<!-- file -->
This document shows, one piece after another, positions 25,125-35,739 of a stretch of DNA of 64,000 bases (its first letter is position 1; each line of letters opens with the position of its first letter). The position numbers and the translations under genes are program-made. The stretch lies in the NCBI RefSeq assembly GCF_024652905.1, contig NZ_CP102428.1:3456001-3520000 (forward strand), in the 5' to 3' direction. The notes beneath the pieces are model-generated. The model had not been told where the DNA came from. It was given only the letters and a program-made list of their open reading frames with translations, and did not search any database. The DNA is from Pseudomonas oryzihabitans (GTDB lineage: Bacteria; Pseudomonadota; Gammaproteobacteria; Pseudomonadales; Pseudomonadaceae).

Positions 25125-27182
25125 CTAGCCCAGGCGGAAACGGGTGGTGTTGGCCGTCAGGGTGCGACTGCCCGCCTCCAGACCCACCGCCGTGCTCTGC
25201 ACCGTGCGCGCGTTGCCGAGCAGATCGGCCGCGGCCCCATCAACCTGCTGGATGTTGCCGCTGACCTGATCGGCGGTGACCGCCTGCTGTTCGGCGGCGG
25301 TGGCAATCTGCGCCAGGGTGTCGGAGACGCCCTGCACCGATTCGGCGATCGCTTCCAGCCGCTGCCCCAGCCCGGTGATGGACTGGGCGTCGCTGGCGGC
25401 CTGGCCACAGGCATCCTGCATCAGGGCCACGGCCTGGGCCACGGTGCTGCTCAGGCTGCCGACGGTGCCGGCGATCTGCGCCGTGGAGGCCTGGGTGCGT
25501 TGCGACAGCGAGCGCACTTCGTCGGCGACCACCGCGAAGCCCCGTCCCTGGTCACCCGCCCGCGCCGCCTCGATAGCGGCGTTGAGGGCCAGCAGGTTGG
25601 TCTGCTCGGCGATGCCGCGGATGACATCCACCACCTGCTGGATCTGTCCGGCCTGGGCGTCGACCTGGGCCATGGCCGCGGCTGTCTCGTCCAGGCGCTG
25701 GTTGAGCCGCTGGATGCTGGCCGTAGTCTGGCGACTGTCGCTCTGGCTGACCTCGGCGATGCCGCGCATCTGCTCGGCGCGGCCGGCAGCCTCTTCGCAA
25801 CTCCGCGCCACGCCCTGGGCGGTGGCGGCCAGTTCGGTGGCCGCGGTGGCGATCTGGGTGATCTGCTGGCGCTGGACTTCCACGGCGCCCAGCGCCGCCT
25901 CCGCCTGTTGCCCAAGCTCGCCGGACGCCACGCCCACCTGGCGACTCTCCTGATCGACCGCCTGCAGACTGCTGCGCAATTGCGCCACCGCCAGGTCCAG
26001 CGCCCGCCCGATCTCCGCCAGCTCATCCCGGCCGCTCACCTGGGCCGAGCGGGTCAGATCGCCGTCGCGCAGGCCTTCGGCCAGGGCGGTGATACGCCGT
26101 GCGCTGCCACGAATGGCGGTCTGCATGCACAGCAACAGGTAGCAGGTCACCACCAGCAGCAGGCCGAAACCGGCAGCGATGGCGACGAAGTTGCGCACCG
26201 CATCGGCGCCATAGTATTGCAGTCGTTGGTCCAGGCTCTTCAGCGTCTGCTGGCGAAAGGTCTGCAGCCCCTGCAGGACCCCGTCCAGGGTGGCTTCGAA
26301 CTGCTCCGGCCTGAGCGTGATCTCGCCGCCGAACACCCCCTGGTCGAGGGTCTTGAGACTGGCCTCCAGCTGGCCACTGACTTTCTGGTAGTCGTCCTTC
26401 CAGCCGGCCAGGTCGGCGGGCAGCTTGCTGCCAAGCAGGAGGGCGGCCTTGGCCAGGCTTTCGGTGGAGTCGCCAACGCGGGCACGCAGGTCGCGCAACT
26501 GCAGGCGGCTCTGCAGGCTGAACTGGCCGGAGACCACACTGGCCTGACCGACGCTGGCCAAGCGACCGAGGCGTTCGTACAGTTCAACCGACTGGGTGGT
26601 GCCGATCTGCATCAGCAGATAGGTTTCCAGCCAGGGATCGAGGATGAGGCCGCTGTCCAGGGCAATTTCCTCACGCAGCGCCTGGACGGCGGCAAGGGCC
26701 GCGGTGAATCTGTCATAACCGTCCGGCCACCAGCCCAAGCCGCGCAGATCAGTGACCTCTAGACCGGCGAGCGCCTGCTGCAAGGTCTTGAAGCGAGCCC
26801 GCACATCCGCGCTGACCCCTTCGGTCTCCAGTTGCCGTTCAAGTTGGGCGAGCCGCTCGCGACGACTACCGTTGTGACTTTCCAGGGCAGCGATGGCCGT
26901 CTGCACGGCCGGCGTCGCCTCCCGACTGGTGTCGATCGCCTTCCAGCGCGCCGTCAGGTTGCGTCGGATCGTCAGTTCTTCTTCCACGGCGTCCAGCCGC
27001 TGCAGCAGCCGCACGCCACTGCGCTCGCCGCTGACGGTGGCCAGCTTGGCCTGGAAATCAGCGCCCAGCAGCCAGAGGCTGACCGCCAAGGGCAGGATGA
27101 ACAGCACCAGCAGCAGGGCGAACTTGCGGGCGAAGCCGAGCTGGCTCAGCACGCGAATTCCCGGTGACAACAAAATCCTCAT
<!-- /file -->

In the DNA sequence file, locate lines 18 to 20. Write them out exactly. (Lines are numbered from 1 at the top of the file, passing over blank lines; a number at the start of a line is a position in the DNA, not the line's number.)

26601 GCCGATCTGCATCAGCAGATAGGTTTCCAGCCAGGGATCGAGGATGAGGCCGCTGTCCAGGGCAATTTCCTCACGCAGCGCCTGGACGGCGGCAAGGGCC
26701 GCGGTGAATCTGTCATAACCGTCCGGCCACCAGCCCAAGCCGCGCAGATCAGTGACCTCTAGACCGGCGAGCGCCTGCTGCAAGGTCTTGAAGCGAGCCC
26801 GCACATCCGCGCTGACCCCTTCGGTCTCCAGTTGCCGTTCAAGTTGGGCGAGCCGCTCGCGACGACTACCGTTGTGACTTTCCAGGGCAGCGATGGCCGT